Group continues to showcase its commitment to leading in tomato breeding through innovation, offering a diverse range of products

Sakata Chocostar tomatoes

Sakata is ramping up its research and development efforts in the EMEA region, focusing on creating the best vegetable varieties. This is according to Stéphane Bucamp, senior product manager tomato at Sakata Vegetables EMEA.

The group is working across all key tomato segments, such as cherry, miniplum, salad, saladette and more, aiming to offer a diverse selection that meets a wide range of tastes and growing needs.

Bucamp says the work is driven by Sakata’s core philosophy, which is about understanding and addressing global challenges like environmental conservation and the need for healthy food.

“This philosophy pushes us to produce tomatoes that stand out for their taste, nutritional value, and how well they grow,” he tells Fresh Focus Tomato. “Our aim is to ensure that each variety of tomato we develop not only meets but exceeds the expectations of everyone involved, from growers to consumers. Sakata focuses on making sure tomatoes taste great, can grow in different environments, and are good for your health.”

This includes tackling ToBRFV, and Sakata is actively tackling this challenge by screening existing varieties for tolerance and developing new ones that can resist the virus.

“With the introduction of varieties like Chocostar F1, Luciestar F1 and Royalstar F1, which confirm consistent levels of tolerance to ToBRFV (intermediate resistance), we’ve made significant progress,” Bucamp continues. “Moving forward, Sakata aims to enhance breeding programmes further, incorporating advanced research to bring varieties that not only resist ToBRFV but also meet the high standards for taste, yield, and environmental sustainability.”

The coming months will see Sakata announce new materials across different tomato segments that will have intermediate resistance to ToBRFV, marking a significant milestone, he confirms.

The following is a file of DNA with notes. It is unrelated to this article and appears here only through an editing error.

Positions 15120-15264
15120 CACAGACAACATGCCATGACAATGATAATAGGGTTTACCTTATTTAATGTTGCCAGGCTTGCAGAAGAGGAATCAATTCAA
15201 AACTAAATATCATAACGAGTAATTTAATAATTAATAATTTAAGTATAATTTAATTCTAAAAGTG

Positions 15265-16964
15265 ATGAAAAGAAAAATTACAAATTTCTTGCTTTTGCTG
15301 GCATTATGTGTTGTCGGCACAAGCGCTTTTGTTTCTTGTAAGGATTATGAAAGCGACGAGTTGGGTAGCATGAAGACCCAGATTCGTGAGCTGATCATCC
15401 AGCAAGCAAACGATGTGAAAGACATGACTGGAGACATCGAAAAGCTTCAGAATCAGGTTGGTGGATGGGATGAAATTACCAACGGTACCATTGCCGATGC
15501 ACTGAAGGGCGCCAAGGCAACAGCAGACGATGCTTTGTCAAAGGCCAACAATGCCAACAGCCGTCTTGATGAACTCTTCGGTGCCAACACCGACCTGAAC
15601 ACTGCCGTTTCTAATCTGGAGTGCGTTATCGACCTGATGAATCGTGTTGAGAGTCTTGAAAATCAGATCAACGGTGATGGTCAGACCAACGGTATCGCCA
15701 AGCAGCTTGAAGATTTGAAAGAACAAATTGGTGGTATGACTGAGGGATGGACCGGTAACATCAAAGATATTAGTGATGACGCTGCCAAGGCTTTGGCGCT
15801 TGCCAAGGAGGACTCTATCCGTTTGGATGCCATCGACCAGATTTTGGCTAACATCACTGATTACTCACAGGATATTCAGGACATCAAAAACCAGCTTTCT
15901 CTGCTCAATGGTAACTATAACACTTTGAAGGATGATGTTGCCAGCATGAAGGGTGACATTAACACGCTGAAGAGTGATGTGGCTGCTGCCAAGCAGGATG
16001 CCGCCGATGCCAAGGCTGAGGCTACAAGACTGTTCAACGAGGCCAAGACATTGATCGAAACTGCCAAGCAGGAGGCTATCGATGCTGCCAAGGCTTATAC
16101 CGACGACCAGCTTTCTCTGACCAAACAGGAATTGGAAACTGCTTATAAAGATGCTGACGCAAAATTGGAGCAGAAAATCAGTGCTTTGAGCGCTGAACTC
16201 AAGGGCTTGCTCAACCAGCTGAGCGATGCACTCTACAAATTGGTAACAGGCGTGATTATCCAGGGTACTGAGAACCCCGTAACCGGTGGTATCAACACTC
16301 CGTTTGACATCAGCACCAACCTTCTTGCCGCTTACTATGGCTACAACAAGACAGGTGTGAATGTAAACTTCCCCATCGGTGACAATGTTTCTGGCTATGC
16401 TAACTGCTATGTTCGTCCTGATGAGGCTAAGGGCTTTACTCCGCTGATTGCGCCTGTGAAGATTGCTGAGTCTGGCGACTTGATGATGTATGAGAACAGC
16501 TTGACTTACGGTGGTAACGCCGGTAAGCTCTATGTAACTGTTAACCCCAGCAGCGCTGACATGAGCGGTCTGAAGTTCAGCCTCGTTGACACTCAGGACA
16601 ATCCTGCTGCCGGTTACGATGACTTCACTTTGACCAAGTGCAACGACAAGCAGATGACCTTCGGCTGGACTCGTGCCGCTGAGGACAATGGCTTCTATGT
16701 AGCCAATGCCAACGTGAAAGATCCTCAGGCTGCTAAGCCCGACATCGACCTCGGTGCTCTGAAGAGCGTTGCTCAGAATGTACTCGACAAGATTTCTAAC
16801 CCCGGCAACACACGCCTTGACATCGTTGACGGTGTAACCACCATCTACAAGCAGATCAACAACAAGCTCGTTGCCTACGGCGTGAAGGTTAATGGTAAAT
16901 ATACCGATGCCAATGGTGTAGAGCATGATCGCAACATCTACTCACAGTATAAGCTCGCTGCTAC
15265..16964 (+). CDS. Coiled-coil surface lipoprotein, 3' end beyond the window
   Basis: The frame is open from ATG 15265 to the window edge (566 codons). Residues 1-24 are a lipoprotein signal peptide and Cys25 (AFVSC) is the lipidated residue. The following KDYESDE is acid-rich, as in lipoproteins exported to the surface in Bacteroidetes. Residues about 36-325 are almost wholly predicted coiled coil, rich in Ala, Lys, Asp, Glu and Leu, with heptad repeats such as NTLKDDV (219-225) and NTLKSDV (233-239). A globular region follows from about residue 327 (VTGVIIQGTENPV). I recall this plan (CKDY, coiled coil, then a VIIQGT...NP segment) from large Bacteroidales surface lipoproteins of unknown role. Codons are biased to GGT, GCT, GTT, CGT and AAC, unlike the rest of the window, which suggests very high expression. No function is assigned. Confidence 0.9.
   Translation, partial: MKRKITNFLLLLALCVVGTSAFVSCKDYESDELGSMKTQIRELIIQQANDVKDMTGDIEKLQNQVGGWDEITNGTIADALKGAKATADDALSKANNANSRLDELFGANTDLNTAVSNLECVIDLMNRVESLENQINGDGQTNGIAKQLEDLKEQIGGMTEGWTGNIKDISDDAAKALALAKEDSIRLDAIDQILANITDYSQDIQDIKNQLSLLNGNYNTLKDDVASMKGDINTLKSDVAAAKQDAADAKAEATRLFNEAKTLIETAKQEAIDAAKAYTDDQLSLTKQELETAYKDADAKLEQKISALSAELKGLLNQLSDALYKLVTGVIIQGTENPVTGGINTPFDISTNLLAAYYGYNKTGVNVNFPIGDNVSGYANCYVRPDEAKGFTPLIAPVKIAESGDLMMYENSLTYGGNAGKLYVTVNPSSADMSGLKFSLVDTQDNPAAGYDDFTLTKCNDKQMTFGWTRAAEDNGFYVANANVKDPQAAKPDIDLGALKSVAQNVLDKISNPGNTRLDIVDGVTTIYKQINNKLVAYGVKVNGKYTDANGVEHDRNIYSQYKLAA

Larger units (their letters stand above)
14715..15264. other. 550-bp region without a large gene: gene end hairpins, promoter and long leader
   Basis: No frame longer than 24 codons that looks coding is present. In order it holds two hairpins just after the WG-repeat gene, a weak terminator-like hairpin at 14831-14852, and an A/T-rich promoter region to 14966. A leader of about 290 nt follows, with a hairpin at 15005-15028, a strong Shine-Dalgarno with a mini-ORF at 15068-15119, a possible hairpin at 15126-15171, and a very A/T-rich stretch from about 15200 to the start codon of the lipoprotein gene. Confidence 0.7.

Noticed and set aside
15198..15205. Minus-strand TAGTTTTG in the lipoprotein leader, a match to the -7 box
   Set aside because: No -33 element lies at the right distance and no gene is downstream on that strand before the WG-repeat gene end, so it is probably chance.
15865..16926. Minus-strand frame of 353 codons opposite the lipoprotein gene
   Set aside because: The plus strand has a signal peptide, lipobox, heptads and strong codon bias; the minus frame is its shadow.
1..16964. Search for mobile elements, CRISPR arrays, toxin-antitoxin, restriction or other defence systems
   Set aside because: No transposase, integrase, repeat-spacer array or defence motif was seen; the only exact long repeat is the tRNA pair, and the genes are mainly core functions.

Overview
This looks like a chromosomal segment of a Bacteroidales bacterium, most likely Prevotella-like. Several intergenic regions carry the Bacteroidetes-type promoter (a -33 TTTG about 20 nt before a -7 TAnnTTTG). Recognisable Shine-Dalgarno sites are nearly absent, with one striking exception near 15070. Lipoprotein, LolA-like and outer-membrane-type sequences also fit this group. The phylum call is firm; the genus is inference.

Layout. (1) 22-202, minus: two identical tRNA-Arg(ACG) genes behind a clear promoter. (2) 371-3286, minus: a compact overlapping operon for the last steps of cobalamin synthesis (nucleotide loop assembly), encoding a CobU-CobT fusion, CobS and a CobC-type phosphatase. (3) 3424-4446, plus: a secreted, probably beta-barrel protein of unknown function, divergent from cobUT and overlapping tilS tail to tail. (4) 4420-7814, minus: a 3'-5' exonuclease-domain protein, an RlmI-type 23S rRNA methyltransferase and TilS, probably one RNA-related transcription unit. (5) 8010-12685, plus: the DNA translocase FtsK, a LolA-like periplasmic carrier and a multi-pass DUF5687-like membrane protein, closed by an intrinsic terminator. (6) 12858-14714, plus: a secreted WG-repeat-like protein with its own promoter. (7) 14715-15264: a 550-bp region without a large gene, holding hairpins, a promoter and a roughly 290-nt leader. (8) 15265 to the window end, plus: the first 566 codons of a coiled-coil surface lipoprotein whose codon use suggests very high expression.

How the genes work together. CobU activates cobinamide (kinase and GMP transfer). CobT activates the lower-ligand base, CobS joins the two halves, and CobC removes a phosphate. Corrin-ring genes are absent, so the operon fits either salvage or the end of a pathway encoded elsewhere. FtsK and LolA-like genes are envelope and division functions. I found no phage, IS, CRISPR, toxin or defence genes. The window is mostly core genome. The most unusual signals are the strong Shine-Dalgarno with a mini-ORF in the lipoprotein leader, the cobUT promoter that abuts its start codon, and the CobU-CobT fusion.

Meeting diverse needs

There are also many other traits that Sakata focuses on, including yield, fruit quality, and disease resistance to other pathogens, with growers prioritising robustness and ease of cultivation while consumers demand taste, nutritional value, and appearance. “Our breeding programmes focus on meeting these diverse needs, ensuring our tomatoes satisfy all market segments effectively.”

On the consumer side, Bucamp feels that while efforts have been made to highlight the health benefits of tomatoes in recent years, there remains room for enhancing awareness about the nutritional advantages and the diverse range of tomato products available.

Educational campaigns and collaborative marketing initiatives could elevate the profile of tomatoes as a key component of a healthy diet, he says.

One such initiative is Sakata’s La Pandi programme in Spain, a project designed to promote healthy eating among school children, which won Spain’s NAOS Award for its contributions to advancing public health. Such educational campaigns and collaborative marketing efforts play a crucial role in enhancing the perception of vegetables as essential to a nutritious diet.

“Our continuous investment in research and development, coupled with our proactive approach to addressing challenges like ToBRFV, underscores our commitment to excellence in the tomato category,” Bucamp concludes. “We aim to remain at the forefront of delivering innovative solutions that benefit the entire value chain, from growers to consumers.”

This is an interview in the upcoming Fresh Focus Tomato special, produced ahead of the Global Tomato Congress, which takes place on 14-15 May at the Fokker Terminal, The Hague